Philippians 4:3 Parallel Verses [⇓ See commentary ⇓]

Philippians 4:3, NIV: Yes, and I ask you, my true companion, help these women since they have contended at my side in the cause of the gospel, along with Clement and the rest of my co-workers, whose names are in the book of life.

Philippians 4:3, ESV: Yes, I ask you also, true companion, help these women, who have labored side by side with me in the gospel together with Clement and the rest of my fellow workers, whose names are in the book of life.

Philippians 4:3, KJV: And I intreat thee also, true yokefellow, help those women which laboured with me in the gospel, with Clement also, and with other my fellowlabourers, whose names are in the book of life.

Philippians 4:3, NASB: Indeed, true companion, I ask you also, help these women who have shared my struggle in the cause of the gospel, together with Clement as well as the rest of my fellow workers, whose names are in the book of life.

Philippians 4:3, NLT: And I ask you, my true partner, to help these two women, for they worked hard with me in telling others the Good News. They worked along with Clement and the rest of my co-workers, whose names are written in the Book of Life.

Philippians 4:3, CSB: Yes, I also ask you, true partner, to help these women who have contended for the gospel at my side, along with Clement and the rest of my coworkers whose names are in the book of life.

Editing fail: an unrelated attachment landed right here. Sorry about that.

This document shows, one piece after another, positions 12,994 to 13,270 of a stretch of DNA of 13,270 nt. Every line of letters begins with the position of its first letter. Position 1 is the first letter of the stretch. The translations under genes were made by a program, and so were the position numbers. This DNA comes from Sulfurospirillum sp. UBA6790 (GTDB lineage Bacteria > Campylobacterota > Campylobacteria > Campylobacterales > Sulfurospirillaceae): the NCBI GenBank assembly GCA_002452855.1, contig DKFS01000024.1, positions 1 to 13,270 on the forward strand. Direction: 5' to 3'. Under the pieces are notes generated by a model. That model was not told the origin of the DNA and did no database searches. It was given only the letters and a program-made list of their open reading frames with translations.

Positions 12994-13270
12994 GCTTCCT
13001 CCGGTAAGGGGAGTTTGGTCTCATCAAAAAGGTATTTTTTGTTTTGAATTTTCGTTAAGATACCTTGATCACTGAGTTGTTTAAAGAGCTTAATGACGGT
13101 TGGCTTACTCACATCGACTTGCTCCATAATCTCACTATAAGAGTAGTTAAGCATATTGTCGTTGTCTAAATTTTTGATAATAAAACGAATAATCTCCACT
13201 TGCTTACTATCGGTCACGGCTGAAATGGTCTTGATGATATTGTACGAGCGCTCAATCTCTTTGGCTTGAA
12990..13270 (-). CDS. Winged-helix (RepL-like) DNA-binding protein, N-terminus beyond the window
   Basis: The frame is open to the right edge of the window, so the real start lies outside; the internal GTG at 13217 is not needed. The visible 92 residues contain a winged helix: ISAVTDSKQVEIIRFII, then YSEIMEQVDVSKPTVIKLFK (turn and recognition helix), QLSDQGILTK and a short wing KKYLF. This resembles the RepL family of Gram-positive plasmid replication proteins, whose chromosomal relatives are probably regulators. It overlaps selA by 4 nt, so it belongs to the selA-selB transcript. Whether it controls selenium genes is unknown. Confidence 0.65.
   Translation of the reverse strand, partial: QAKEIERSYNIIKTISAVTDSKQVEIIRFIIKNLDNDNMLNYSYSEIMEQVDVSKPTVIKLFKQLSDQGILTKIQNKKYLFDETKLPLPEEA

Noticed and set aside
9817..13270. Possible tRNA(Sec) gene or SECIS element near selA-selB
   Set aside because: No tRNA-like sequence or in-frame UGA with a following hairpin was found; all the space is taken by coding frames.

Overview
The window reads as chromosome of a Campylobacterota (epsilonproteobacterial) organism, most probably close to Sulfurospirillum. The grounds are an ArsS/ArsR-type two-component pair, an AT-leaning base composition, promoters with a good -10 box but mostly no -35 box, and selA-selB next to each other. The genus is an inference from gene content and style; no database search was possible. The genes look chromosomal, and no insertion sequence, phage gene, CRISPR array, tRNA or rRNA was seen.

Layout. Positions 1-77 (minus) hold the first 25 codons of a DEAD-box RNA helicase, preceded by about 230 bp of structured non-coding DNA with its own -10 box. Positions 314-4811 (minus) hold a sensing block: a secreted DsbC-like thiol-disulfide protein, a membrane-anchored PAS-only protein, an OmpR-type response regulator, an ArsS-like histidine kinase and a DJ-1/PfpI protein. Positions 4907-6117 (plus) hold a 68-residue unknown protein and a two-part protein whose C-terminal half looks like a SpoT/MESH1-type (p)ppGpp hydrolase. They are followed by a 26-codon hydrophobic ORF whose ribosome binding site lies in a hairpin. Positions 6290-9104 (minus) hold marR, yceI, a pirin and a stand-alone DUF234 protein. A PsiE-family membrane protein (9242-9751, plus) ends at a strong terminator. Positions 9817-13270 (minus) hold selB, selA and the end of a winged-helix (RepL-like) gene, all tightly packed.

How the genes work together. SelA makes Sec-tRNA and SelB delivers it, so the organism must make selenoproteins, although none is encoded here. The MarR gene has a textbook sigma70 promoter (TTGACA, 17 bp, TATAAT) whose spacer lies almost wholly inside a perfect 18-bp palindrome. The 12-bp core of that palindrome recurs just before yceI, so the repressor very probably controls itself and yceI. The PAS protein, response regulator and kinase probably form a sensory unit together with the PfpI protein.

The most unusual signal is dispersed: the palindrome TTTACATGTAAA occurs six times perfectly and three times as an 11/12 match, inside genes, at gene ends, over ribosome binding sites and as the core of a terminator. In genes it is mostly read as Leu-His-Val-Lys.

What does Philippians 4:3 mean? [⇑ See verse text ⇑]

In verse 2, Paul asked two women named Euodia and Syntyche to end their disagreement. In this verse, Paul also asks an unnamed church leader to assist them. Some suggest the Greek word sygyge, translated as "companion," is actually a proper name. However, the context of the passage and the Greek grammar involved both argue against this view. Instead, this unnamed church leader was likely known to all involved but is unmentioned in the letter.

These two women disagreed on some issue, but they had worked together with Paul, Clement, and others. The Clement mentioned here may very well be the same man who authored the writing Clement of Rome—or 1 Clement, written approximately AD 95, though this is not certain. He was at least known to Paul's readers and was in Philippi at the time the letter was written. Regardless, these individuals were all considered believers "whose names are in the book of life." The book of life is mentioned elsewhere only in Revelation (Revelation 3:5; 13:8; 17:8; 20:12, 15; 21:27), where it is used six times in reference to a list of those who will live with the Lord in eternity (Luke 10:20).